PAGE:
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Chemical September 3, 2009 at 1:12 am

You ought to just hold SLW — forget the trading — as it is the best stock on the board. $100 within the next two years. I know, I know, Rick. I’ll shut up now …

John Smith September 3, 2009 at 1:38 am

We occasionally recommend option trades designed so that even the village idiot could hope to make money on them. These minutely detailed “Pick of the Day”
Have you bought anymore MSFT OCT 13.00 puts lately they are really cheap. Thanks for that tip of the day.


I’ve yet to meet a whiner who succeeded at trading, John. But if it will make you feel better I’d be happy to share your pain. RA

Chris September 3, 2009 at 6:39 am

Rick, a quick question:

What is the advantage of going long one call, and thenlocking in a given spread via shorting another call, versus “locking-in” the spread by going long on puts instead?

Is it that in the latter scenario, one is long twice, and can thus get screwed twice by the pro”s?
I always thought the latter scenario would be a good one in cases of low implied volatility, where the loss on one is mitigated, and the gain in the other is increased when i.v. rises during larger underlying moves. ((that may just be retail customer theory, which the pros have long beaten. What do i know…)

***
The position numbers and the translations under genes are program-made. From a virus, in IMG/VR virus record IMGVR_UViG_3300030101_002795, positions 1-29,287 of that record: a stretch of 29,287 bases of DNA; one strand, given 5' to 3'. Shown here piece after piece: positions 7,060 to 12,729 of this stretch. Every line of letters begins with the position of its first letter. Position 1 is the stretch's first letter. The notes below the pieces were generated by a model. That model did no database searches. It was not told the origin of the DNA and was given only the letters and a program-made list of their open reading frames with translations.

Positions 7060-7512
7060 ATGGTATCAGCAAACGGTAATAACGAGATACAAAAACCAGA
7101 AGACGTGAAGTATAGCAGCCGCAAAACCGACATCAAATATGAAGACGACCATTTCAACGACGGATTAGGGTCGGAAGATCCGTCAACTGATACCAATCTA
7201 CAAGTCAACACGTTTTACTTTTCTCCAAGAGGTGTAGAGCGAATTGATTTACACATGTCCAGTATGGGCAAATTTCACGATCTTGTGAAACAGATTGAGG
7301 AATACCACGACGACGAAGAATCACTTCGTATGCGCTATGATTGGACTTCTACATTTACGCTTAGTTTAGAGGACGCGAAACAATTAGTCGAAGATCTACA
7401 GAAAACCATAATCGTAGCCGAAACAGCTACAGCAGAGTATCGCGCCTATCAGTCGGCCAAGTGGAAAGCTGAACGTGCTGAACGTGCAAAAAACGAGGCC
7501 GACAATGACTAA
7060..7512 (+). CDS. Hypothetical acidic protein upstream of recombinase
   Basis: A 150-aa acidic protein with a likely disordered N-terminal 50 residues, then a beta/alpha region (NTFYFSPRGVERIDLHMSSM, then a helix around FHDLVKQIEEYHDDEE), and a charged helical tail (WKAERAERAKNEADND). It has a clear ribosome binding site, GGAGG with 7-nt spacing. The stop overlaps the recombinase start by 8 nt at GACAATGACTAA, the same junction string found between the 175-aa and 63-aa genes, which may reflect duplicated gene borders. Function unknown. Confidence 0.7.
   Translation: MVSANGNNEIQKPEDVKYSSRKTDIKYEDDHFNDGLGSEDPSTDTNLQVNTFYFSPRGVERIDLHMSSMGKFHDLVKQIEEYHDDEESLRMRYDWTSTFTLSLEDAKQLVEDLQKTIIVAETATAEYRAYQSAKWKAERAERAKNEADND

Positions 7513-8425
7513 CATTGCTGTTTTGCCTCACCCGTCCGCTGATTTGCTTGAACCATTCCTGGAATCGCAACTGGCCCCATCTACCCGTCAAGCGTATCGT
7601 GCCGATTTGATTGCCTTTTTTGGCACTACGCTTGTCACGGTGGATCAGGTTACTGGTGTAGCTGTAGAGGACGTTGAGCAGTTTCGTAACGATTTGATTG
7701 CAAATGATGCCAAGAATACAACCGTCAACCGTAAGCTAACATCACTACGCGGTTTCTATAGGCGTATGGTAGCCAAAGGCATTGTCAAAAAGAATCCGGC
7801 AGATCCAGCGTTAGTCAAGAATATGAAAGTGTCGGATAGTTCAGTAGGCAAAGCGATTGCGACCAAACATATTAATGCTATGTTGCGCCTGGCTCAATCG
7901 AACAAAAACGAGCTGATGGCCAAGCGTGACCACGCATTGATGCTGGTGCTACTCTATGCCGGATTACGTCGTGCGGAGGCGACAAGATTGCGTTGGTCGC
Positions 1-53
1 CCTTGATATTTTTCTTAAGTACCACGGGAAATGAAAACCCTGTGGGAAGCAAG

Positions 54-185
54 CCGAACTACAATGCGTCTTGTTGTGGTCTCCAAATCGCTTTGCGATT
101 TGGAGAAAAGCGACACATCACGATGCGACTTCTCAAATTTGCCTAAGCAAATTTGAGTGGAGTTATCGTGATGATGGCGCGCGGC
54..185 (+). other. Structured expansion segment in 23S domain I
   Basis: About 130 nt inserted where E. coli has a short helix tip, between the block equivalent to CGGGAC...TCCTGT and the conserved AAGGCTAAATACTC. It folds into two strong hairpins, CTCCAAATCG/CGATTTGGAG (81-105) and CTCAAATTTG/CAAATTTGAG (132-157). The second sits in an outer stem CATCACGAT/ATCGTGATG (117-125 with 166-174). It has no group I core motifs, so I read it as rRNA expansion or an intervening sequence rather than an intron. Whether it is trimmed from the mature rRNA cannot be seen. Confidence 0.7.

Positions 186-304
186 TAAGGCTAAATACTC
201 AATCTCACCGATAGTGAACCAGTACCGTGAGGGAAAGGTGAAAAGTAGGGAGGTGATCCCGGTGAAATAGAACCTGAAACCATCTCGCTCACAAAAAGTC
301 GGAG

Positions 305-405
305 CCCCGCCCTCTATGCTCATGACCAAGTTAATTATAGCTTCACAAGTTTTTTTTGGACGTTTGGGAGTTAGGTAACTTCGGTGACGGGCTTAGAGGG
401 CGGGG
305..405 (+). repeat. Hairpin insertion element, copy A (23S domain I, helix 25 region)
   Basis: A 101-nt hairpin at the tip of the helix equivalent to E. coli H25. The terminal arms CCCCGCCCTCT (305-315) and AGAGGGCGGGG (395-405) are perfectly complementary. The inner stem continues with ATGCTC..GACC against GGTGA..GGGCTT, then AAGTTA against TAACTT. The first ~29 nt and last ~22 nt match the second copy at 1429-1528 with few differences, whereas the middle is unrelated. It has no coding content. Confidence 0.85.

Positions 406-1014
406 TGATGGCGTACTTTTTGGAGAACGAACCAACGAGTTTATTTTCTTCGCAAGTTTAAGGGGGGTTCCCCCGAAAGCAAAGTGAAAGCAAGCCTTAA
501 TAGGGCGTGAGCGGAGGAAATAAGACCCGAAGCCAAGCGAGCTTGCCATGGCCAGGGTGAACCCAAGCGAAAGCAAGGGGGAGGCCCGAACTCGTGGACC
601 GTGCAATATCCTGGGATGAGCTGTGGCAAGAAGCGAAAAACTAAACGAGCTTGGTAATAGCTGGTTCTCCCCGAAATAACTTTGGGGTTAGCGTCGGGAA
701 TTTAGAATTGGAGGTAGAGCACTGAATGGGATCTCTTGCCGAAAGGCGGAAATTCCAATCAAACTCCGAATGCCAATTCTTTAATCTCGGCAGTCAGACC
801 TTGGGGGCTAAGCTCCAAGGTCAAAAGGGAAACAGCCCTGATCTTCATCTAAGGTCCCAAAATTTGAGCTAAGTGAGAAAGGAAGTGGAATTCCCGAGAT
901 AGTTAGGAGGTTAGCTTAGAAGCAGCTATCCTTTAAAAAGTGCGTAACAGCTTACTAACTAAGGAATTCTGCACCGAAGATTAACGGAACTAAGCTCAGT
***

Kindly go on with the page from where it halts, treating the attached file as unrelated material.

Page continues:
I’m still wating for someone to start offering straight options on the VIX.



The spreads I prefer are intended to provide a highly leveraged shot at big profits, but without horrendous time decay. This is especially useful if we expect a stock to rise over a period of several months. We also seek to take advantage of fleeting spikes that goose option volatilities to the moon. If, for instance, SLW opens on a gap this morning, we may have a chance to short Dec 15 calls when they are hugely overvalued — sell them, perhaps, for even more than the 0.45 we’d intended. And, of course, we will do so with the expectation that the stock will be strong in the coming months, but not so strong that the December 15 calls will go in-the-money. We may also decide to exercise our December 12.50s, a step in building a long-term position. RA

CPF September 3, 2009 at 1:34 pm

Hello RA, Having missed the initial SLW strategy, is there a way to play this entering at this time?


The easy opportunity in SLW is unfortunately past, CP. The good news is that there will always be another opportunity — in this stock and in many others. Stay tuned! RA

Rich September 3, 2009 at 2:22 pm

ZSL above 6.21 looks like a good deflation trade…


ProShares UltraShort Silver vehicle has plummeted in 2009 with Silver’s rise. From a high of around $27 late last year, it is currently trading at 5.93, slightly off today’s all-time low of 5.82. I wouldn’t try bottom-fishing until ZSL reaches 5.25, a Hidden Pivot target that is my minimum price objective for the moment. The target implies that more strength lies ahead for Silver over the short-term, at least. RA

Rich September 3, 2009 at 10:09 pm

Thanks for the insight Rick.
Buy stops better MOC.